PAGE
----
WASHINGTON — The debut of the new XFL had a punt blocked for a touchdown, a juiced-up crowd roaring for big plays and a player swearing during an in-game television interview.
The actual football was hit and miss. College national championship-winning former Ohio State quarterback Cardale Jones was the biggest star on the field and took the microphone to address fans before the start of a brand-new football league.
“This is for the love of football,” Jones said. “Enjoy.”
Jones’ D.C. Defenders beat the Seattle Dragons 31-19 Saturday afternoon in the opener of the new XFL that provided plenty of entertainment in person and on TV. It’s far too early to tell if the XFL can take a foothold where its previous incarnation and the recently unsuccessful Alliance of American Football failed, but executives are willing to wait and see.
“For us, if the fans who attend and watch at home feel as though it was a good football game and they had a fun time either watching or being in this awesome venue with us, that’s success,” XFL chief operating officer Jeffrey Pollack said. “We’re taking a long term view in this. Success ultimately will not be measured in the first game or the first weekend or the first season.”
The first weekend is a chance for football fans to catch a glimpse of some of the few players they might recognize. There’s former Oklahoma quarterback Landry Jones with Dallas, former NFL QB Josh Johnson with San Diego and ex-Navy standout Keenan Reynolds playing for Seattle.
It’s not the star power of the NFL, but billionaire Vince McMahon’s latest venture is an attempt to capture the attention of hardcore football fans in the aftermath of the Super Bowl.
“Our expectation for this first season is for football fans to simply give us a look, give us a chance, sample us,” Pollack said. “We understand that fandom is earned. It’s not given. … We think that if you love football, you’re going to love the XFL.”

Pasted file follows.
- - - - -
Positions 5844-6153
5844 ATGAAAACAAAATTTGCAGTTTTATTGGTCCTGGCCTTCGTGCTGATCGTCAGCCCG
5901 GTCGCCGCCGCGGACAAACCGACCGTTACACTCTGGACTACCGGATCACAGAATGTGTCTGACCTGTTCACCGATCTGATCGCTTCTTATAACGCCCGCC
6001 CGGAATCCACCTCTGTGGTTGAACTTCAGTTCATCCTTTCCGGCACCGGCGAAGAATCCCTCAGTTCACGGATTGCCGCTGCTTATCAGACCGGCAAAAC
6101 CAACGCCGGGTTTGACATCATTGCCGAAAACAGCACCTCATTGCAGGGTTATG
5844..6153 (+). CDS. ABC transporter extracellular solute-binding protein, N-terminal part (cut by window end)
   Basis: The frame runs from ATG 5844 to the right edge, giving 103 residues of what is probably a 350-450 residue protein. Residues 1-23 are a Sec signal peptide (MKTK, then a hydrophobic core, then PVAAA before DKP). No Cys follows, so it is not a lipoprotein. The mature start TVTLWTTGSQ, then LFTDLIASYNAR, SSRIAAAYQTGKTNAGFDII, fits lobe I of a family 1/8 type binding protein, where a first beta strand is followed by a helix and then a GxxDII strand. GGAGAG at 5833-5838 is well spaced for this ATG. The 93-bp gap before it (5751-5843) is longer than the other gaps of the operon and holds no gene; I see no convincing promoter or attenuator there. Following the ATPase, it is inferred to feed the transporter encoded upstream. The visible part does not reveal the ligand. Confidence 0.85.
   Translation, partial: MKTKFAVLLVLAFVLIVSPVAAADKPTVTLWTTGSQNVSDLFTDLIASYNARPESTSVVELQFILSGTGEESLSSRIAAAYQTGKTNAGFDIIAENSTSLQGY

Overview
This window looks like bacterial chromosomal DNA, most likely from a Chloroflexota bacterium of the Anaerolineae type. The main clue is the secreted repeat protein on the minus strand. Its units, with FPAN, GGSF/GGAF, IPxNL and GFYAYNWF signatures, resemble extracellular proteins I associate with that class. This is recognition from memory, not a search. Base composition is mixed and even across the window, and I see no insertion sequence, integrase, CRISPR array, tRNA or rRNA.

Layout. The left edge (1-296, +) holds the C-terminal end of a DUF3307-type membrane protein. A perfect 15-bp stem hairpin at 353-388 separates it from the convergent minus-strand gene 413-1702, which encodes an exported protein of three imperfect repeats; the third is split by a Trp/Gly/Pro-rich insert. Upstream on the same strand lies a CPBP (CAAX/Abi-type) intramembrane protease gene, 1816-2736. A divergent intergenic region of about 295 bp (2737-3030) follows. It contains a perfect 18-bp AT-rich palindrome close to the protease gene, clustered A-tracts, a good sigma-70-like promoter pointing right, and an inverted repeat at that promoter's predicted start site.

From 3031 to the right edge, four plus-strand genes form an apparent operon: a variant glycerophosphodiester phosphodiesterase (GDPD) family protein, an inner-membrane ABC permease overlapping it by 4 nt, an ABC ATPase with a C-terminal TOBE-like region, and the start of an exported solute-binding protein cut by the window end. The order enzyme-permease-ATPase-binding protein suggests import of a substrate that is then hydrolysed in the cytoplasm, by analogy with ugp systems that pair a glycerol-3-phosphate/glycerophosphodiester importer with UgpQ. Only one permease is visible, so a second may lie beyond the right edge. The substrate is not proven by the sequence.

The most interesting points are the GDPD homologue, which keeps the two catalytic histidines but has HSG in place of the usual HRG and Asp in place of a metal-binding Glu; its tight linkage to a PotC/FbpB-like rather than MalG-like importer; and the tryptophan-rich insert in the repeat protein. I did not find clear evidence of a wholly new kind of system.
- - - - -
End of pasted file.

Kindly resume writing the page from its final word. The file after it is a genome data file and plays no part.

In the league opener, a crowd of 17,163 almost filled up Audi Field, home of Major League Soccer’s D.C. United. There was a buzz around the stadium in the hours before the XFL’s debut, with cars lining up to enter parking lots and fans checking out a league-sponsored tailgate. Fans were already sporting Dragons and Defenders gear and queued up in long concession lines at halftime.
“I didn’t have real expectations going into the game as far as what the experience was going to be like,” Cardale Jones said. “If I did … they would’ve been blown away.”
The location of the first game made sense in the neighborhood of the NFL’s Washington Redskins, who haven’t won the Super Bowl since 1992 and have just one playoff victory in the past 20 seasons. Fan-made signs mocking the “Hail to the Redskins” slogan and asking Redskins owner Dan Snyder to sell the team were draped from a balcony at the 50-yard line.
The broadcast included in-game interviews with a kicker seconds after he missed a field goal attempt and a defender involved in a scrum that led to a penalty. Seattle’s Dillon Day dropped an F-bomb that made it to the airwaves and went viral.
On the field, the play was a mix of traditional college and pro style with some different twists.
There was no coin toss, and when Reynolds fielded the opening kickoff, he did so with everyone else on the field standing still as part of a rule implemented for safety. The clock ran for all but the time inside each two minute warning, and some other tweaks were different for players.
“It was definitely an adjustment for some of the stuff,” said Seattle’s Austin Proehl, son of former NFL receiver Ricky Proehl, who caught the first touchdown pass in the new version of the weaguery. “It’s something we’ve got to get used to.”
With no extra point kicks, teams had the option of trying one-, two- or three-point conversions, but each coach in the first XFL game only opted for one-point attempts.
“The only difference for I think a coach calling plays is deciding to go for one, two or three,” Seattle coach Jim Zorn said. “That was surprising to me was that rule change, being able to go to one, two or three with your extra point try, there’s a lot of strategy in that.”